When Tahra Goraya joined the Monterey Bay Economic Partnership (MBEP) early this year as its president and CEO, she brought her wealth of lived experience — from growing up as the daughter of Pakistani immigrants in Bakersfield to being nationally recognized for her public policy leadership.
In our latest Fwd Thinkers profile, Goraya spoke with CA FWD CEO Micah Weinberg about leading the nonprofit organization cultivating a thriving region across Monterey, San Benito, and Santa Cruz counties.
A true product of California, Goraya was born in Sacramento, raised in the Central Valley, attended University of California, Irvine, and worked for community-based organizations and elected officials in the Los Angeles area.
Her work and passion for public policy also took her to the East Coast twice. In her first stint, Goraya served as the first female national director for the Council on American-Islamic Relations, a national American Muslim civil rights organization in Washington, DC. Goraya returned to the east coast in 2016 to join Harvard’s Kennedy School of Government (HKS) where she received a master’s degree in Public Administration and was recognized with the Barbara Jordan Award for Women’s Leadership by the HKS Women and Public Policy Program. Goraya ran and won her first election to became the first American Muslim woman to be elected in the town of Milton, Massachusetts; she consulted and coached several first-time female candidates running for public office; and consulted in the diversity, equity and inclusion and organizational management spaces.
It’s no surprise that she knows the importance of creating an inclusive and equitable environment for those who work within the organization and those who are served by it.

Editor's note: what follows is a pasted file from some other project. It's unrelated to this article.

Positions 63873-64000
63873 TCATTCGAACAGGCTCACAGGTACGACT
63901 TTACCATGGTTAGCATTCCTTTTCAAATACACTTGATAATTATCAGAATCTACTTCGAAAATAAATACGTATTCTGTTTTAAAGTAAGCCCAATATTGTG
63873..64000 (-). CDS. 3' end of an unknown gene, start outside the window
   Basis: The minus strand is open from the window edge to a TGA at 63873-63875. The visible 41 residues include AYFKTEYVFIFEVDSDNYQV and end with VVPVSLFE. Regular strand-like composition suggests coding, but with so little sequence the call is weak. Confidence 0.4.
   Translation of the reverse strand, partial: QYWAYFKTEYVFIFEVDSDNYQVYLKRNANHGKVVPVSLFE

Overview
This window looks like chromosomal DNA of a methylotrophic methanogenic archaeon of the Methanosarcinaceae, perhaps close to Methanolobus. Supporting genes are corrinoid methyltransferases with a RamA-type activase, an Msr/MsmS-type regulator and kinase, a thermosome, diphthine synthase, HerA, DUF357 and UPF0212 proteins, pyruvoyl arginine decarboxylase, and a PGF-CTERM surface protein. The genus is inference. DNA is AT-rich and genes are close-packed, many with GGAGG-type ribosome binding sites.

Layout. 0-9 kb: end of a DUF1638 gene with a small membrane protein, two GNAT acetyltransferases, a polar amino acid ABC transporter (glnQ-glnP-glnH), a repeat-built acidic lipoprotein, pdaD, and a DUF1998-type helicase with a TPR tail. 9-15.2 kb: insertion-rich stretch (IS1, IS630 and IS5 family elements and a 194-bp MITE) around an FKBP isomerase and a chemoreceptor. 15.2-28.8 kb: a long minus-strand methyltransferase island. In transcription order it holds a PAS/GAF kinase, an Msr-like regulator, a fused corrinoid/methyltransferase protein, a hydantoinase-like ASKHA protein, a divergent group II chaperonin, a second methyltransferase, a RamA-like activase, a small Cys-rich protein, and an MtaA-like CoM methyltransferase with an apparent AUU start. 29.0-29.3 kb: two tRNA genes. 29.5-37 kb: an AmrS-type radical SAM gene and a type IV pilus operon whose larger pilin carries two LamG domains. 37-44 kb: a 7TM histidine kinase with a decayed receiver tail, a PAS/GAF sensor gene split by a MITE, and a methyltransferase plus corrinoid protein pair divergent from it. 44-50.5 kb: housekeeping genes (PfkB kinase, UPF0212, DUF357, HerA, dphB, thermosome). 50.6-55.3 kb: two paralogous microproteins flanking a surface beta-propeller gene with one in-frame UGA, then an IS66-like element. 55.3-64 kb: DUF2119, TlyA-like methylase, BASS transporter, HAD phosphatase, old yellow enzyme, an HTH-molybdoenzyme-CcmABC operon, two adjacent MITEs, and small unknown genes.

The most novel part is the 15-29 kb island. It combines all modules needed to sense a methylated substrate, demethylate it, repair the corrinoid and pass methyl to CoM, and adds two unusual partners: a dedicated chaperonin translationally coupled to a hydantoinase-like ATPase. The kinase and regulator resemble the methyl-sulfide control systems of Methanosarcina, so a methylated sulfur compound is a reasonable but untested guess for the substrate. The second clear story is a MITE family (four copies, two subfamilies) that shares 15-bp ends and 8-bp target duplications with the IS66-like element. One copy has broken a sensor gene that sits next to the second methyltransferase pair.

“As somebody who’s always sort of been on the outside kind of looking in as a minority woman, growing up in the Central Valley, I learned a long ago how you bring different viewpoints, different stakeholders, how to bring different people together to accomplish what you want to collectively accomplish,” said Goraya. “Connecting strategy in a tactical manner is what I bring and what I hope to continue to do in a collaborative approach.”
Her priorities in leading MBEP address the main challenges facing the Central Coast:
- Housing availability and affordability
- Broadband access for all
- Workforce development
- Inclusive economic development
“We weave the triple bottom line in all that we do,” added Goraya as she discusses the importance of creating jobs, increasing opportunity for all and improving environmental quality in MBEP’s work. “It’s like the air you breathe. Until you do that cultural shift of looking at your work through the triple bottom line, it’s not going to get there.”
In tackling the region’s priorities, Goraya is working toward creating a larger space for the conversations. “It means looking at all of our work from our initiatives to our workforce, and, for our partners and stakeholders, making sure that the table is large and inclusive in terms of gender, race, lived experience, sexual orientation. Everybody should have a place.”
Goraya shared how her management style reflects her priorities on inclusivity and how to build a successful, collaborative workplace. “I am a student of people. I like to listen and observe and study what’s working and what’s not working,” said Goraya. “What has largely made me successful in the organizations that I’ve joined is knowing my own limitations, and when to ask for help from staff, or the board and trying to create a supportive professional village at the same time. That’s why I’m here.”